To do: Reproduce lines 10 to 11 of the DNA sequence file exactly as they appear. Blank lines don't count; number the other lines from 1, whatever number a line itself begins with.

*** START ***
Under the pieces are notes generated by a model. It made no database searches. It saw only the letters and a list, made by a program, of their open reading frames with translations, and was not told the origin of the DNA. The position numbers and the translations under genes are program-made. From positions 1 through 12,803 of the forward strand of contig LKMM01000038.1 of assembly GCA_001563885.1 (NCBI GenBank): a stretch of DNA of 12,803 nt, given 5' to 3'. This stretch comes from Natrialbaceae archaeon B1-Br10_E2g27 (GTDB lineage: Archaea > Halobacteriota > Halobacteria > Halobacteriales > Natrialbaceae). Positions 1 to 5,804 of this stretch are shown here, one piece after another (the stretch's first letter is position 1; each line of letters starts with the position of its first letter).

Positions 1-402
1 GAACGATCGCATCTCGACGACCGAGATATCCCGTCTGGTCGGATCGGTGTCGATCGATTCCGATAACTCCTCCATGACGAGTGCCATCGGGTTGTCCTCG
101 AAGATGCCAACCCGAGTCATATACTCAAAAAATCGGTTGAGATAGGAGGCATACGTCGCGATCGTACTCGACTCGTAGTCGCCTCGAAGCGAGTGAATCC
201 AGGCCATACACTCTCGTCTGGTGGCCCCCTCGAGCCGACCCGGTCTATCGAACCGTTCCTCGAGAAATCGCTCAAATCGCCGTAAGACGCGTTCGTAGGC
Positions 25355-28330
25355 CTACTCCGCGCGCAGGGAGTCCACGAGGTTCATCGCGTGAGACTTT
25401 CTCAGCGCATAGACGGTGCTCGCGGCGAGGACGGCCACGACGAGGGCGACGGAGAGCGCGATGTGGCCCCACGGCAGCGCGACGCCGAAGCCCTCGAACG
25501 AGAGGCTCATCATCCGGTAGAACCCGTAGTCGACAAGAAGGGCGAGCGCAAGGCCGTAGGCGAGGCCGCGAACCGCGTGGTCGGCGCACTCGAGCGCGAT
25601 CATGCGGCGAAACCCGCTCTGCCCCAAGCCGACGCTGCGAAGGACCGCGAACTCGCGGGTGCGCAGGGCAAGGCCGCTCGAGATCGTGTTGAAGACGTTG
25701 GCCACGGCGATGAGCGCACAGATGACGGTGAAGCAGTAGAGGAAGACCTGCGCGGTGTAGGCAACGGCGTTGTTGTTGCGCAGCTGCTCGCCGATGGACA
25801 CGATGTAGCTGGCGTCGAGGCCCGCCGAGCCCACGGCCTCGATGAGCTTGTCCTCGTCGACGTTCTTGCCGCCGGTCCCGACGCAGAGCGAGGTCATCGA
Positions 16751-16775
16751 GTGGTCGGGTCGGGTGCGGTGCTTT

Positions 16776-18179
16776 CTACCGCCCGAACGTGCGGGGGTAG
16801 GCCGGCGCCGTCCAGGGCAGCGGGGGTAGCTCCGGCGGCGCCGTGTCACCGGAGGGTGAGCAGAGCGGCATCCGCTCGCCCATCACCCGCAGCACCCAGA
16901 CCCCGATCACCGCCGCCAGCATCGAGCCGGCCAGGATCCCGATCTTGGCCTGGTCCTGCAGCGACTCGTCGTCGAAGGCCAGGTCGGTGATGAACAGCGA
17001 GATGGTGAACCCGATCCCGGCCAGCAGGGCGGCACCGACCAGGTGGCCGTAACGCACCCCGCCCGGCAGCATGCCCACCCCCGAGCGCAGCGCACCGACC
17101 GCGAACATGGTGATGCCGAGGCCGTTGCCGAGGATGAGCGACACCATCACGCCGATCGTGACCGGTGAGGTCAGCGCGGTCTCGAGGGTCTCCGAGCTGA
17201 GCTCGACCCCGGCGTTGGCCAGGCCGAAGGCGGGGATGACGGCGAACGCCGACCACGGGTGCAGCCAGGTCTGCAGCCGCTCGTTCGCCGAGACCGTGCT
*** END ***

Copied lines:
25601 CATGCGGCGAAACCCGCTCTGCCCCAAGCCGACGCTGCGAAGGACCGCGAACTCGCGGGTGCGCAGGGCAAGGCCGCTCGAGATCGTGTTGAAGACGTTG
25701 GCCACGGCGATGAGCGCACAGATGACGGTGAAGCAGTAGAGGAAGACCTGCGCGGTGTAGGCAACGGCGTTGTTGTTGCGCAGCTGCTCGCCGATGGACA